I met Tommy “Wildfire” Rich, my late father’s favorite wrestler, at a wrestling show in Carollton, Georgia. After a brief conversation, the topic turned - as it often understandably does with wrestlers behind a table at a show - to his merchandise. Gesturing to the stacks of DVDs in front of him, “Wildfire” explained to me that “these are all my good guy stuff and these are all my bad guy stuff.” This was a turning point in my wrestling fandom. As much as I love this great sport, I’ve never been one to pepper my conversation with “insider” terms. I don’t talk about a crowd’s “pop,” I don’t refer to wrestlers “going over” and I definitely don’t use the terms “heel” and “face.” I’ve never taken a bump. Those words are not mine. But former NWA World Heavyweight Champion Tommy Rich specifically dividing his career between “good guy stuff” and “bad guy stuff” cemented it for me. Those are the terms I will always use.
I bought both of those DVDs (and a signed 8X10 that’s so pixelated it looks like “Wildfire” was built in Minecraft), but the one I go back to most often is his “bad guy stuff” DVD. I think about “bad guy stuff” quite a bit in terms of professional wrestling, what makes a bad buy most effectively bad and what seems like a good idea in theory and kind of falls flat in practice. One of the most effective “bad guy stuff” tools in professional wrestling today is former AEW World Champion Jon Moxley’s thin gold hoop earring.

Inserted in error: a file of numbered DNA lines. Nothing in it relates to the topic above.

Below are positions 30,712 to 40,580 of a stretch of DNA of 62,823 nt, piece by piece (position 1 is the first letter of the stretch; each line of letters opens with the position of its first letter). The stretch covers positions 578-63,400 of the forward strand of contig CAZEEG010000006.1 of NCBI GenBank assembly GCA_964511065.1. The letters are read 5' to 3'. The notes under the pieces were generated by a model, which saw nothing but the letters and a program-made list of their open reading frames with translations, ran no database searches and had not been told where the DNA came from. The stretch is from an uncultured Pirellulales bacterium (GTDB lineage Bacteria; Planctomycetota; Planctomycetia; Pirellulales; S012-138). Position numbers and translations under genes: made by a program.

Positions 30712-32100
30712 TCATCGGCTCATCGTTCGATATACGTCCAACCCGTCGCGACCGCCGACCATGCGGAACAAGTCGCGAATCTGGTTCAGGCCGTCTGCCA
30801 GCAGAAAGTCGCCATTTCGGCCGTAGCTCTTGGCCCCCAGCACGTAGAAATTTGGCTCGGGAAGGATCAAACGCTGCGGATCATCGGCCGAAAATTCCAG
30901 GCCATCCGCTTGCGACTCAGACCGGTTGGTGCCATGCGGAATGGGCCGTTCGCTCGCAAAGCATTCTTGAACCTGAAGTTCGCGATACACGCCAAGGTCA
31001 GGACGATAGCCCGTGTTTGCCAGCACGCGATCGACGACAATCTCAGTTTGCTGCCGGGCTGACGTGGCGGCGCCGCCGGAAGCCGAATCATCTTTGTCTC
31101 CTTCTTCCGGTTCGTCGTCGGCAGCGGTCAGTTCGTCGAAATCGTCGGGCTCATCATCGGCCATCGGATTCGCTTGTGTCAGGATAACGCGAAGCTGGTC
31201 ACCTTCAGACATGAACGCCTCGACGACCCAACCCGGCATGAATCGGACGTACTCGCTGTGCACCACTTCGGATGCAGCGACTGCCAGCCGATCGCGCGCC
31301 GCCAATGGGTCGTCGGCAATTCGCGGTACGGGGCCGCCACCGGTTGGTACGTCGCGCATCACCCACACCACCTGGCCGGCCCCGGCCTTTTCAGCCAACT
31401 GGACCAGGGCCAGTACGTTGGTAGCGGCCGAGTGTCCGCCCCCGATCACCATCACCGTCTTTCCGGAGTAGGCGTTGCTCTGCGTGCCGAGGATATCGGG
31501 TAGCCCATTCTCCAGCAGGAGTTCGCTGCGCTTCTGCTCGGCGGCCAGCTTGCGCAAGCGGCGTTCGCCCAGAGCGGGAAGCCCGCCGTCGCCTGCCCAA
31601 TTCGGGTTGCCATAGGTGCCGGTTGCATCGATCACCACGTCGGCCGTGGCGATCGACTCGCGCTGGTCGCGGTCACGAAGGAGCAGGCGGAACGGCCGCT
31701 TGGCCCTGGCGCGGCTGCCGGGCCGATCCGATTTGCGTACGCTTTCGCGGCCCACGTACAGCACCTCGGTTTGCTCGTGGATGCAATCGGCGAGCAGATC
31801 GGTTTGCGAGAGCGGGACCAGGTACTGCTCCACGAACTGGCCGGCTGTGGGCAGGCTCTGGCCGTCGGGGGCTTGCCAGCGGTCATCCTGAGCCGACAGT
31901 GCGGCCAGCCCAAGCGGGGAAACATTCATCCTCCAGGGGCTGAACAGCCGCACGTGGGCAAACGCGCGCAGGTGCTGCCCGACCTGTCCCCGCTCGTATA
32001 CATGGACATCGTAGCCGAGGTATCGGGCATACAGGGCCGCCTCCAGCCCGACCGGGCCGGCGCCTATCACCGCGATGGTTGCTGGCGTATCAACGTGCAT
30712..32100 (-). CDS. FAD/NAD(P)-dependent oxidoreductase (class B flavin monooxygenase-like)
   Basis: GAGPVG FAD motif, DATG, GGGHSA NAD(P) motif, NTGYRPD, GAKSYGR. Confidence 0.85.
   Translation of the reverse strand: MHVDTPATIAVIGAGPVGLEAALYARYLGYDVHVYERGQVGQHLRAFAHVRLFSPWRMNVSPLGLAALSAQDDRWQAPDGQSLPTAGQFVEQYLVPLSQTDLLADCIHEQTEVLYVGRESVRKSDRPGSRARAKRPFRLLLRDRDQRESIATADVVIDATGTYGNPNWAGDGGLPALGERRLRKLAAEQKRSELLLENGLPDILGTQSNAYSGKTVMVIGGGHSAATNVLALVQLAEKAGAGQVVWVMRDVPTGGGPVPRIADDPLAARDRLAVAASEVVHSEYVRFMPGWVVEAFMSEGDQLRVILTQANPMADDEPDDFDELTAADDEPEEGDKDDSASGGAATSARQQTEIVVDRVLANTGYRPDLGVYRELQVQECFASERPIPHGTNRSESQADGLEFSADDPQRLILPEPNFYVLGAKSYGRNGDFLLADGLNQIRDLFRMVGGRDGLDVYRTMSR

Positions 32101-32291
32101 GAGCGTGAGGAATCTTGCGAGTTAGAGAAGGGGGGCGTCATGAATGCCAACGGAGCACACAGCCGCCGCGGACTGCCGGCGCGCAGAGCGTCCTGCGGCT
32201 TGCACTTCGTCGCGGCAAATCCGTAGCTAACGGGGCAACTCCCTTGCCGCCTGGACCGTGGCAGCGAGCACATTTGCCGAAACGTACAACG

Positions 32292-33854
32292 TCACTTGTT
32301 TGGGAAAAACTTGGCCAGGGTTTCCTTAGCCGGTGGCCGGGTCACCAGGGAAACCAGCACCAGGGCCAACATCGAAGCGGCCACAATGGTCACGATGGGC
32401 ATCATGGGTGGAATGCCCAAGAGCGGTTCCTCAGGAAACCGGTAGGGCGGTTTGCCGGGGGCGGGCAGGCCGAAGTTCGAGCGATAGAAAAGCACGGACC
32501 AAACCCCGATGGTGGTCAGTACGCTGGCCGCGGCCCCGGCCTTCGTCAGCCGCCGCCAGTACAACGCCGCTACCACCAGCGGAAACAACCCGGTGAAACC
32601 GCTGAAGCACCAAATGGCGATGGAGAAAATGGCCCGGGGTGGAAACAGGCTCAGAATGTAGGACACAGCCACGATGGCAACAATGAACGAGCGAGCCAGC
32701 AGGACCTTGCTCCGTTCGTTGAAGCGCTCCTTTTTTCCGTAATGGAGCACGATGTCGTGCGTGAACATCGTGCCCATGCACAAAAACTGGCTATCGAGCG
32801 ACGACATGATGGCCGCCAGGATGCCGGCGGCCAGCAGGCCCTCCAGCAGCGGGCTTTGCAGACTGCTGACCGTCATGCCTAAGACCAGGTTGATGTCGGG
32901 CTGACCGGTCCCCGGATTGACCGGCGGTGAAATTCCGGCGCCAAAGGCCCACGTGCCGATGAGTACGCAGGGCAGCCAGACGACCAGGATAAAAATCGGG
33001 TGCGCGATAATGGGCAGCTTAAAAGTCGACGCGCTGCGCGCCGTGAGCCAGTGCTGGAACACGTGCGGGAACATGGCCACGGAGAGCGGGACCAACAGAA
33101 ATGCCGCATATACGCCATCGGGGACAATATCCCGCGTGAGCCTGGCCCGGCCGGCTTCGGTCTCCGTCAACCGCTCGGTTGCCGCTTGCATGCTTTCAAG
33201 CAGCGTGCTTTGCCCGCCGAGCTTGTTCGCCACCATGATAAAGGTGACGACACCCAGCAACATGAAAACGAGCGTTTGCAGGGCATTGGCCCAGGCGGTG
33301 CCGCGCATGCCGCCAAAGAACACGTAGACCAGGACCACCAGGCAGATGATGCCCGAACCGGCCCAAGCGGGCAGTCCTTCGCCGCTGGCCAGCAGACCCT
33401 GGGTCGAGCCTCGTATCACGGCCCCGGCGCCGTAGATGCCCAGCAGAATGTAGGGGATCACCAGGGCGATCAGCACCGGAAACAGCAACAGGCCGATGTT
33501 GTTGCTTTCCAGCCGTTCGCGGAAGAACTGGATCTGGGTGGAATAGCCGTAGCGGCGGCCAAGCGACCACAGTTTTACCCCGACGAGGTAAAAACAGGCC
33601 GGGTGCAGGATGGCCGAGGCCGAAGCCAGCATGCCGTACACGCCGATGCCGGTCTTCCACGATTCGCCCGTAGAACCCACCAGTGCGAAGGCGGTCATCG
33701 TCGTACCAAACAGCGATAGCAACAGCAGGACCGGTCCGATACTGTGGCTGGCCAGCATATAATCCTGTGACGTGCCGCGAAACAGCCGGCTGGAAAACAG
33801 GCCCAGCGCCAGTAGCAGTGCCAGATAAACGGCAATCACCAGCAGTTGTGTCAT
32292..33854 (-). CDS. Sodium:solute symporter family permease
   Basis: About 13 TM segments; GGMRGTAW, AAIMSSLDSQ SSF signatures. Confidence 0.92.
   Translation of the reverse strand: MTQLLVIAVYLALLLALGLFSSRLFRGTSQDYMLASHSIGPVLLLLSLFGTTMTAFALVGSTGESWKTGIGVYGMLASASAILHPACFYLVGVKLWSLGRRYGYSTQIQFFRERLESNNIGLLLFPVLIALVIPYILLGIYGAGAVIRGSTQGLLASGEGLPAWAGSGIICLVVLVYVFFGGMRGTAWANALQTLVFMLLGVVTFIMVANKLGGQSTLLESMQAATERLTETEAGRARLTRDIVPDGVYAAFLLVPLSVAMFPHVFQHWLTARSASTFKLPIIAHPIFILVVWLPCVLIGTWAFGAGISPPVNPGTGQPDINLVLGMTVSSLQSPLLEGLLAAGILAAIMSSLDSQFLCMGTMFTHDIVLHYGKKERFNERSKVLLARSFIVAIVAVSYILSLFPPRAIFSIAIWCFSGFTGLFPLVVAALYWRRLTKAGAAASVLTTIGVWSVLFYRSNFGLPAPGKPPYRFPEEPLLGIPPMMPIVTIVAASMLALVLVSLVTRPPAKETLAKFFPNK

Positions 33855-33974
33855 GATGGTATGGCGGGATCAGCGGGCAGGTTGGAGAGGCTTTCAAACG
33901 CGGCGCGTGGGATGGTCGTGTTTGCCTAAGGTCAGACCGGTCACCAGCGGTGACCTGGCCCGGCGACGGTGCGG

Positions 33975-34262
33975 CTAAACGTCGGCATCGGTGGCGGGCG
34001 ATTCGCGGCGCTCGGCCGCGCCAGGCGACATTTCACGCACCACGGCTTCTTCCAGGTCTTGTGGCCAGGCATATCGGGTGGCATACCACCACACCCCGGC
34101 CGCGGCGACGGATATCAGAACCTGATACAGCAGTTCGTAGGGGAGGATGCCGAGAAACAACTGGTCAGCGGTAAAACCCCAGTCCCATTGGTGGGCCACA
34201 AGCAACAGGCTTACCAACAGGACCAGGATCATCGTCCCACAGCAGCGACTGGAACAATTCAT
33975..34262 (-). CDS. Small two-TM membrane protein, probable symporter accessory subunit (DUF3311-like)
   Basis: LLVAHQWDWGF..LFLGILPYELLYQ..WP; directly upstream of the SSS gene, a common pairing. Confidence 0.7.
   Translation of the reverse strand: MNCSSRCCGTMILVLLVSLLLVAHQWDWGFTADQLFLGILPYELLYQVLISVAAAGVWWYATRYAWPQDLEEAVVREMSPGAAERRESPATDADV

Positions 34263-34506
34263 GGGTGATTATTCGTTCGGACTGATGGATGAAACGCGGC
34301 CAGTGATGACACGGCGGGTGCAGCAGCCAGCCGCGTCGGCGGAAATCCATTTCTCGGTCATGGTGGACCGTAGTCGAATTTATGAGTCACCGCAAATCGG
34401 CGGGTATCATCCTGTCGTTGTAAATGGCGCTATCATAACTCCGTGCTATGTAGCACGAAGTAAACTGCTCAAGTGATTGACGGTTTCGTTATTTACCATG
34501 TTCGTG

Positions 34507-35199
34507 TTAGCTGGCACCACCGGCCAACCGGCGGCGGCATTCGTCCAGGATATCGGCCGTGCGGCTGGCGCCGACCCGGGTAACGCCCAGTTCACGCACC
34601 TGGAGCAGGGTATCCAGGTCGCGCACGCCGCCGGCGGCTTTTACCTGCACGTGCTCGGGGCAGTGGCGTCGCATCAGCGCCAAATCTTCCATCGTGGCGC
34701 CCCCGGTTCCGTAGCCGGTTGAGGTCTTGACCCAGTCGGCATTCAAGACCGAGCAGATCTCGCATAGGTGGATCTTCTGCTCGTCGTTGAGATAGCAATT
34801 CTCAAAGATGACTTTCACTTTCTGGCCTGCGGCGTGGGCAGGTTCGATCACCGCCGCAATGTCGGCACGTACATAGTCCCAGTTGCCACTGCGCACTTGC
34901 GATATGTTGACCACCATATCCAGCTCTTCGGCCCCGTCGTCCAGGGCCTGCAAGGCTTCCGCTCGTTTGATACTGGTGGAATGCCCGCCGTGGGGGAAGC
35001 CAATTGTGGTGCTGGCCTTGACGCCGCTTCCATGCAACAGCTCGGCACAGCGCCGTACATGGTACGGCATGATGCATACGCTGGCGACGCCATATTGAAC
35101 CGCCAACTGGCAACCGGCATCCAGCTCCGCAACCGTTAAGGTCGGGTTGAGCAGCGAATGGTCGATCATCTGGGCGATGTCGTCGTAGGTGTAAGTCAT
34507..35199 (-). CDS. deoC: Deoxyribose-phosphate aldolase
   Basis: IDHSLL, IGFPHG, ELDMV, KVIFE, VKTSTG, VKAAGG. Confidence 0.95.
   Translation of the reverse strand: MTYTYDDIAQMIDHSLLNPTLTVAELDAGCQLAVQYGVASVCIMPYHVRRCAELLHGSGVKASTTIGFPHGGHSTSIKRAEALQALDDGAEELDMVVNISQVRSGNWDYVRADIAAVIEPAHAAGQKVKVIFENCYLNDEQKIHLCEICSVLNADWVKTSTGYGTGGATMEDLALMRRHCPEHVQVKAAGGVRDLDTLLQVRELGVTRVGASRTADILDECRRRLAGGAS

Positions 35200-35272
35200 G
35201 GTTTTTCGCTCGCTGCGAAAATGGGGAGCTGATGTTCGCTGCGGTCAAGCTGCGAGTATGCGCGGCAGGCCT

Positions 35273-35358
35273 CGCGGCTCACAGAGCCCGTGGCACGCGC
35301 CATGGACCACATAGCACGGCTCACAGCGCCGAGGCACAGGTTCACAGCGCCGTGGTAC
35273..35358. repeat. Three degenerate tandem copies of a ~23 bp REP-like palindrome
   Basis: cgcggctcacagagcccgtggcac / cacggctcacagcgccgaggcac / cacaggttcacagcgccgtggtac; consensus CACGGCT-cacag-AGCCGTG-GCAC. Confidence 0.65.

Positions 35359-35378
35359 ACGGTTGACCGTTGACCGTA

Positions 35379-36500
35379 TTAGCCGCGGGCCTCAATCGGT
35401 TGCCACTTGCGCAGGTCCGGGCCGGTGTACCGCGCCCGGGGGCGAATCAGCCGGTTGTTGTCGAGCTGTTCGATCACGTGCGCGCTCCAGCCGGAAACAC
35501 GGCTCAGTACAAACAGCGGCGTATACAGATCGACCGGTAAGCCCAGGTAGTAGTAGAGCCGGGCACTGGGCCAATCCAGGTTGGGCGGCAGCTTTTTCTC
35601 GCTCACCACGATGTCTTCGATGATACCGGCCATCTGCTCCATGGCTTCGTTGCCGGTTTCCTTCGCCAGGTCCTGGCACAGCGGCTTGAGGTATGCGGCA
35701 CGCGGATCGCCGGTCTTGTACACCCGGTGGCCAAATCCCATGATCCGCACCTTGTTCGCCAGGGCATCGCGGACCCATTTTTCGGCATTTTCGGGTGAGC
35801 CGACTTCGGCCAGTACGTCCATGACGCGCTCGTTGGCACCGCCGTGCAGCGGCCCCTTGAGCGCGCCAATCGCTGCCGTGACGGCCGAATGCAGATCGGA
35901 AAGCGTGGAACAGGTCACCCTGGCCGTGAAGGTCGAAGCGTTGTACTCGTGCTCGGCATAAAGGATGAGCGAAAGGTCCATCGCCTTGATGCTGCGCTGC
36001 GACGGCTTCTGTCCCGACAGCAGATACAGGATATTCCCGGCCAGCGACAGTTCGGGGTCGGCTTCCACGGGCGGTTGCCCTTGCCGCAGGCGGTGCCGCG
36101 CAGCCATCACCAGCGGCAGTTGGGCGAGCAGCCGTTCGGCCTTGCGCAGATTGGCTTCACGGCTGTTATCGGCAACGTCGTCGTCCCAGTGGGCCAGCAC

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I’m not sure when Moxley debuted this accessory. I spent a significant portion of the morning after AEW’s recent “All Out” pay-per-view scrolling through the results of a Google Image Search for “Jon Moxley” trying to figure out any sort of methodology to when the earring is present and when it isn’t. I couldn’t do it. Seems like his ear has been pierced for years, but there seems to be no rhyme or reason to when the hoop becomes a part of his look. As a wrestling fan, it’s infuriating. I wish I could tell you why this character detail works so well, but I can’t. It just absolutely does. Why is it so thin? Why not both ears? Why yellow gold instead of white gold or silver?
Let’s be honest, Jon Moxley, when he’s working, is a mess. He’s covered in sweat and blood, spitting water everywhere, sometimes dressed in those bleach-splattered pants. You can tell he absolutely revels in it, too. Photos of Moxley where he’s clean and dry don’t look as authentic, as real as when you see him at work. There he is, messed up and loving it, and all the while that tiny gold hoop’s just shining away. Top-tier bad guy stuff.